I have to agree that it does shift gears in the third act. I like it, but it does muddle things a bit.
Nearly everyone who has expressed an interest in this script (they come and go -- sigh -- it's all part of the game) has mentioned how it moves from horror to an almost-action-type conclusion. The next draft, whenever it comes, will likely have something a little quieter, in terms of both story and budget, to bring things to a close.
You could use Mary El's loss of her child in a much greater extent than you have, I think.
Yeah. Still struggling with that aspect. It's tougher for a guy, I think. In the next draft, Angel will be related to Mary El, not Greg. Somebody recommended that switch to help firm up Mary El's motives, and it seems so obvious I wonder how I missed it before. We’ll see how that works out.
I did think it was odd how Greg didn't mention the fact that the windmill had just toppled over and crushed their only way out of there…
Dang. If you were to read through this thread, you would likely be surprised at how many people latched onto that odd little aspect of the story.
I was using "screenplay logic", and I still think it is sound. That is, we already know what happened, so why waste pages having Greg and Mary El rehash the event?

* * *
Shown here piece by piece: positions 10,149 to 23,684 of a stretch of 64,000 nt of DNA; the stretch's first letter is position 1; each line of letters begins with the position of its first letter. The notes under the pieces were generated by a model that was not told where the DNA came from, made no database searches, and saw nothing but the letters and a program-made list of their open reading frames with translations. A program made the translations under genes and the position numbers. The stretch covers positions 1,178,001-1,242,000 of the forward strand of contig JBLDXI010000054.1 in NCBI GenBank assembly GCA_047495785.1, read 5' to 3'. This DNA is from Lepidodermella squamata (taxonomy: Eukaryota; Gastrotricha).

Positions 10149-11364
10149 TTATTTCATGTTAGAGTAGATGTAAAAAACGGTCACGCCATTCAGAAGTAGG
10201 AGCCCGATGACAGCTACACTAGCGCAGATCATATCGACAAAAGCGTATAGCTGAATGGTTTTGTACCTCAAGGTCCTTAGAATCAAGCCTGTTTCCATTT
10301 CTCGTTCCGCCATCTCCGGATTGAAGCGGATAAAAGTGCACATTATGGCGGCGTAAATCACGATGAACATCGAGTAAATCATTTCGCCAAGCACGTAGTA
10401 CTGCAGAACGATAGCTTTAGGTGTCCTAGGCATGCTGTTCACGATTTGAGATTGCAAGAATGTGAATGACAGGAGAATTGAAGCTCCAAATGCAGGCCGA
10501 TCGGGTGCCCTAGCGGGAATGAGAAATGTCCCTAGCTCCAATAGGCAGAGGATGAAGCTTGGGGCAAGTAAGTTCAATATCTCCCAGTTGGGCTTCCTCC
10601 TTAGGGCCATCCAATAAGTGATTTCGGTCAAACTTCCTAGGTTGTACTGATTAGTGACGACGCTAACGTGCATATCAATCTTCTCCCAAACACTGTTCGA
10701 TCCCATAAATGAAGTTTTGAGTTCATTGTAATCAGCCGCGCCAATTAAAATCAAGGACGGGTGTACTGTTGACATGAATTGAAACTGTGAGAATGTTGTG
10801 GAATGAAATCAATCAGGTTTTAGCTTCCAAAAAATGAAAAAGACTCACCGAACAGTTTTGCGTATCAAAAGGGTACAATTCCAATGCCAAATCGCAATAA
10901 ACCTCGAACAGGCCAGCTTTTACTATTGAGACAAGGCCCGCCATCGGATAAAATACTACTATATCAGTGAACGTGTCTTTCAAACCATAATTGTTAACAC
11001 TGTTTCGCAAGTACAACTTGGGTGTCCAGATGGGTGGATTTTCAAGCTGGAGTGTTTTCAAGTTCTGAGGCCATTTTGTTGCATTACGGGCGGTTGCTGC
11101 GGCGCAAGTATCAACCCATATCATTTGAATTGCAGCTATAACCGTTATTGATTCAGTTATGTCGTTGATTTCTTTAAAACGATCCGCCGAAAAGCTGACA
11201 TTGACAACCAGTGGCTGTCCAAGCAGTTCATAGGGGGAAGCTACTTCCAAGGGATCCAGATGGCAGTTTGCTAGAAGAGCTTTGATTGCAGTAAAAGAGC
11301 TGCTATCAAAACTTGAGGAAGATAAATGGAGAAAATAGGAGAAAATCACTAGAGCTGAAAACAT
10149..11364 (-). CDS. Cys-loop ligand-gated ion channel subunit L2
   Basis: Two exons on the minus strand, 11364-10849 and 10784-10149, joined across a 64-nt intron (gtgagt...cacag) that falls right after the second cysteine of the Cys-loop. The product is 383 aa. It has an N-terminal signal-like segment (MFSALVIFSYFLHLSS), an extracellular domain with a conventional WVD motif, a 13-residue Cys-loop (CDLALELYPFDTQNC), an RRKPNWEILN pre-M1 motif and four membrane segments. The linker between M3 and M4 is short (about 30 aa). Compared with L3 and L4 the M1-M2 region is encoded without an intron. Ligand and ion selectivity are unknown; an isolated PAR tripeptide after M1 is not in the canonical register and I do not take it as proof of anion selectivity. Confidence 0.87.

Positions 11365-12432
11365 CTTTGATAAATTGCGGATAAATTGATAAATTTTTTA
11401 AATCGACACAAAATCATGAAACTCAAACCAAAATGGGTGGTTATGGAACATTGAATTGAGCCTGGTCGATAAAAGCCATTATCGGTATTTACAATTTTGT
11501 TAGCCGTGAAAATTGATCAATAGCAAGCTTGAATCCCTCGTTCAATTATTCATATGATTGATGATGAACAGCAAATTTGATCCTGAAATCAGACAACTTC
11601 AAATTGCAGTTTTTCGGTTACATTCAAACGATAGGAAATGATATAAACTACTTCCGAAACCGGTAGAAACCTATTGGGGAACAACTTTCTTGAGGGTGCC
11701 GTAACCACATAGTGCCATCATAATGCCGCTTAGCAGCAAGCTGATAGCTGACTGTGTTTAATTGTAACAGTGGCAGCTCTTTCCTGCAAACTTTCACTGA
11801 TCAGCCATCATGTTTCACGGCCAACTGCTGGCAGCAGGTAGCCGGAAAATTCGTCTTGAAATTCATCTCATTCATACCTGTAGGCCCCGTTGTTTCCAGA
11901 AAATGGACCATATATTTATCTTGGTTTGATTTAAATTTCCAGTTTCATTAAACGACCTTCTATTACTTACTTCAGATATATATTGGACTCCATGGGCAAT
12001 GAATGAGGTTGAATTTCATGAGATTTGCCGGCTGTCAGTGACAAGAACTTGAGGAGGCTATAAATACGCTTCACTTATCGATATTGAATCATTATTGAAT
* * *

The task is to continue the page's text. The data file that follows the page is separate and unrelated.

I did respond to those comments by inserting a blink-and-you-miss-it scene with Mary El gazing out a window at the wreckage, establishing that she is aware of all this, but perhaps that still is not enough.
I did find the entire "We're having a baby" ending a tad predictable...cute and convenient.
I agree with all of that statement, but I still feel that the tone of this story demands that kind of closure from a commercial (Aaggh! There’s that word!!) aspect. I think it's what "most" people would want to happen. I know it is a bit corny, but will try to make it less so.
Thanks again, D.M., for some things to think about. I will be getting you some payback as time permits.